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Do parants need a Euro-NCAP style safety rating for child seats?

Tristan Honeywill

Virtually every product available to buy online these days now has a star rating. We all write reviews, provide feedback on the seller and pick a star rating. The problem is that everybody’s judging on different criteria and some opinions just aren’t that helpful.

It’s particularly true for child-seats. What parents really need is a product that is easy to install and use correctly and which offers the best possible safety in the event of an accident. Apart from price, the rest is a matter of taste. A review that gives five stars because of the colour or the delivery time is not so helpful.

That’s why last Friday I went to see the people at the UK’s Transport Research Laboratory (TRL). This group of scientists and safety experts advises governments and companies on everything from motorway design to crash protection for Formula One drivers.

A couple of years ago TRL developed an independent ratings scheme for child seats. With all seats passing the same legal tests, they wanted to come up with an easy way for parents to tell the good from the bad. The result is a scheme that would do for child seats what Euro NCAP does for cars.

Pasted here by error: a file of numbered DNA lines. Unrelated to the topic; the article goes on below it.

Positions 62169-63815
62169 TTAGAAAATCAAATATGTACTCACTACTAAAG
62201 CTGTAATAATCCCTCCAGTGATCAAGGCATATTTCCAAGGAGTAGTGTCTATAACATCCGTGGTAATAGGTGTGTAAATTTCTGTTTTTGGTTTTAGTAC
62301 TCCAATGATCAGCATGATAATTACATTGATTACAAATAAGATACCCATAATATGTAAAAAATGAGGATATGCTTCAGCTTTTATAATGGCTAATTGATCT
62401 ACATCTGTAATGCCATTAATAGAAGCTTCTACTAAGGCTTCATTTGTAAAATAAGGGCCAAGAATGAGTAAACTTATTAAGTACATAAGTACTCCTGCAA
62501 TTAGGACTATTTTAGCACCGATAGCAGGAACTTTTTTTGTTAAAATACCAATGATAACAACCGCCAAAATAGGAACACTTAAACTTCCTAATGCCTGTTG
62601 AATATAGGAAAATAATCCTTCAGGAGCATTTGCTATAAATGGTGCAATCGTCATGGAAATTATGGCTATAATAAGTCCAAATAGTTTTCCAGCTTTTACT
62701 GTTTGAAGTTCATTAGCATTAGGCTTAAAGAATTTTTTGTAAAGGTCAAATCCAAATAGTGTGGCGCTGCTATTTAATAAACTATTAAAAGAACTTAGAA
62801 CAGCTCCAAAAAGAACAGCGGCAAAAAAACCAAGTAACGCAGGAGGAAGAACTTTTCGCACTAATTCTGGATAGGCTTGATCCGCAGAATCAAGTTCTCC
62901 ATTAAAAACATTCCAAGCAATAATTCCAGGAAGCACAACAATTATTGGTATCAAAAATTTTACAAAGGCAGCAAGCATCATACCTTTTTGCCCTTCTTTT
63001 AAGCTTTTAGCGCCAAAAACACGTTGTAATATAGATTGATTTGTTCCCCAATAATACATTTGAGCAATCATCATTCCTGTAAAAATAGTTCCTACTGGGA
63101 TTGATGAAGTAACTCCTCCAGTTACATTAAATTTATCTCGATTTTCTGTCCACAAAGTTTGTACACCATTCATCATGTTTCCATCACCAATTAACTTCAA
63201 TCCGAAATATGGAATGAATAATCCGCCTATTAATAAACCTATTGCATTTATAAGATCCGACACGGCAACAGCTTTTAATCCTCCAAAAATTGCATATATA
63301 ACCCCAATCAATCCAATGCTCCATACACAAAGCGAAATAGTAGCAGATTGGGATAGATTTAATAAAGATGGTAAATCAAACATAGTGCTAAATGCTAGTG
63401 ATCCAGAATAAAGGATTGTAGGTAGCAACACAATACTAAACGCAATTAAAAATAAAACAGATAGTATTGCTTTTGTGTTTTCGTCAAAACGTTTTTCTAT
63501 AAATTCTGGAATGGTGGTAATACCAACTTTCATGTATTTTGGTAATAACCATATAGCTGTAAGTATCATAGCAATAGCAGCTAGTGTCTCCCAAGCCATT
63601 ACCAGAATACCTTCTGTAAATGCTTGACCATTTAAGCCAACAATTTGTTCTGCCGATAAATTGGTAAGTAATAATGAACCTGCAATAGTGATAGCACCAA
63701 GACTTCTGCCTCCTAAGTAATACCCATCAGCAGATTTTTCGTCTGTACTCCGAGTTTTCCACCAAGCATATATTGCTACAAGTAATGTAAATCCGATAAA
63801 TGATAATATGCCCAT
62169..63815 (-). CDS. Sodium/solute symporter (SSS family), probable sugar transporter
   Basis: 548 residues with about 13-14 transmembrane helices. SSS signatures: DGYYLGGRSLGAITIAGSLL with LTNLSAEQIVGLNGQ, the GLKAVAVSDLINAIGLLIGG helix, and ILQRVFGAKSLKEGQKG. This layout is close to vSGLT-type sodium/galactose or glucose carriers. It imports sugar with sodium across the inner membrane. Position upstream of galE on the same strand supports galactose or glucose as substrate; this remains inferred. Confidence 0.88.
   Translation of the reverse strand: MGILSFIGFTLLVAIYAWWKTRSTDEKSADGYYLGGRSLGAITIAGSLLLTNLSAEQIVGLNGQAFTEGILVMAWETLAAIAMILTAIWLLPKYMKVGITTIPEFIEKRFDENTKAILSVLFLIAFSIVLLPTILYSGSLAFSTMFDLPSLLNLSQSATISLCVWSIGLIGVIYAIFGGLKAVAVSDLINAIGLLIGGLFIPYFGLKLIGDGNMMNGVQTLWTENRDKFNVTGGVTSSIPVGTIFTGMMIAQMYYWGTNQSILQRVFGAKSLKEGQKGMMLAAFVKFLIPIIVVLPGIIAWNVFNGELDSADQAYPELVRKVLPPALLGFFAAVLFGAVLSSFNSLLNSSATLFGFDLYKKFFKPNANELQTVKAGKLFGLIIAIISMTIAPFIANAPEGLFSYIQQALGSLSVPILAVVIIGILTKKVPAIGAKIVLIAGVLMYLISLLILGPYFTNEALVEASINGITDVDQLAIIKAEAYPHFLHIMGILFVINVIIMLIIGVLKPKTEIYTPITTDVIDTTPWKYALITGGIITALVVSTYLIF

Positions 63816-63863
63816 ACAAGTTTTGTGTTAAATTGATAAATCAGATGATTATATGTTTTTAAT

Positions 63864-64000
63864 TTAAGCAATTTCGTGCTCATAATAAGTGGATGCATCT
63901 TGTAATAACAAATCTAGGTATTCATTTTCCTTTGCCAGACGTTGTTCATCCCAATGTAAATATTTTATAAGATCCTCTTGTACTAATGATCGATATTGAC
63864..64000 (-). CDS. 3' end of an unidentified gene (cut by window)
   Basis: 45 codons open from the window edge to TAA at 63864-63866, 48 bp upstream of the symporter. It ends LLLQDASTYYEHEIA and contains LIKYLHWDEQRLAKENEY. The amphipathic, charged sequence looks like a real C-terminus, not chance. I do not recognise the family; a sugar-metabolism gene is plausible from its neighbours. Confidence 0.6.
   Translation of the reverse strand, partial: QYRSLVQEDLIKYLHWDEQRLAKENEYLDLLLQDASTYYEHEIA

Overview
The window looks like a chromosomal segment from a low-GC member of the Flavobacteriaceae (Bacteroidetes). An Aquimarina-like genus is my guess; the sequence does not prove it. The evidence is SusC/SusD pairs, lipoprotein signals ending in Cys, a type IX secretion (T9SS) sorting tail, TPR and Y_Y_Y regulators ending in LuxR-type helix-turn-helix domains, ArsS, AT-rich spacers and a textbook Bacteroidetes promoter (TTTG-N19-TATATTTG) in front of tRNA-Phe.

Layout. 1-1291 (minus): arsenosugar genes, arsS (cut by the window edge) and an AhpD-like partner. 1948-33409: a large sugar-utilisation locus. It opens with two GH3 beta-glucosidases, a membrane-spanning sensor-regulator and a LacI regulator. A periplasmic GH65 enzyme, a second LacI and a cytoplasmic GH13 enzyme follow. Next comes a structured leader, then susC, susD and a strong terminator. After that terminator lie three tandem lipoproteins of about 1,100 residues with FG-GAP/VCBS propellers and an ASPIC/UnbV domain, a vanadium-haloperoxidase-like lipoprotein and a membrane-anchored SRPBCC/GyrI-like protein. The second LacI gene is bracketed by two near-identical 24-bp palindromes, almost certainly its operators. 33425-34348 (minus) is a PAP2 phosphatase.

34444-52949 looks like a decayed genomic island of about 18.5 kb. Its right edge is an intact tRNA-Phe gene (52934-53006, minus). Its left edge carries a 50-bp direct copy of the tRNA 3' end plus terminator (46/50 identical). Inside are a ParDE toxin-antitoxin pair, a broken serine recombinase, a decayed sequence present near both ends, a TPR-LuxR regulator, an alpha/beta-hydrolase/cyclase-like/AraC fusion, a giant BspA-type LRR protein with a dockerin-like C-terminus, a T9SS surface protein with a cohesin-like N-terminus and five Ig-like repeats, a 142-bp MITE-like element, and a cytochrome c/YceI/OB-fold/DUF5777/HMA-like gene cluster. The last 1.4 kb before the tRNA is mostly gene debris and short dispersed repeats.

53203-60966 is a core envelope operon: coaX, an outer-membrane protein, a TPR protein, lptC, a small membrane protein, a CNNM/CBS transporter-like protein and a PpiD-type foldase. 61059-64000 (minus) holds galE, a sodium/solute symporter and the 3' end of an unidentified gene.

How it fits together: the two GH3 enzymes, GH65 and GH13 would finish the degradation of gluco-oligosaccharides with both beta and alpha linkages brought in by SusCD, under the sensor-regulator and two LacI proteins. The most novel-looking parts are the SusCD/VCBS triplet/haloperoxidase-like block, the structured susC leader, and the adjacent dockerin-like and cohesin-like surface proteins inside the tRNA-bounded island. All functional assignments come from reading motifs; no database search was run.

The UK government invested a lot of money in developing the scheme. It uses the latest dummies to measure everything, including the neck strain injuries ignored in the legal assessment. It also rates how easy the seat is to fit and use.

However, when the economy went into recession, funding for the scheme was withdrawn.

I’m hoping to be able to raise enough money to get it restarted. The big question is whether it’s worth the risk. It wouldn’t be right to do this for profit, but we need to cover the costs somehow. My gut feeling is that the best place to start is with the carry-cot seats for babies. I have a feeling many more get sold just because they clip onto the pushchair, not the car’s ISOFIX mounts.

The big question is whether it’s worth giving this a try. What do you think?

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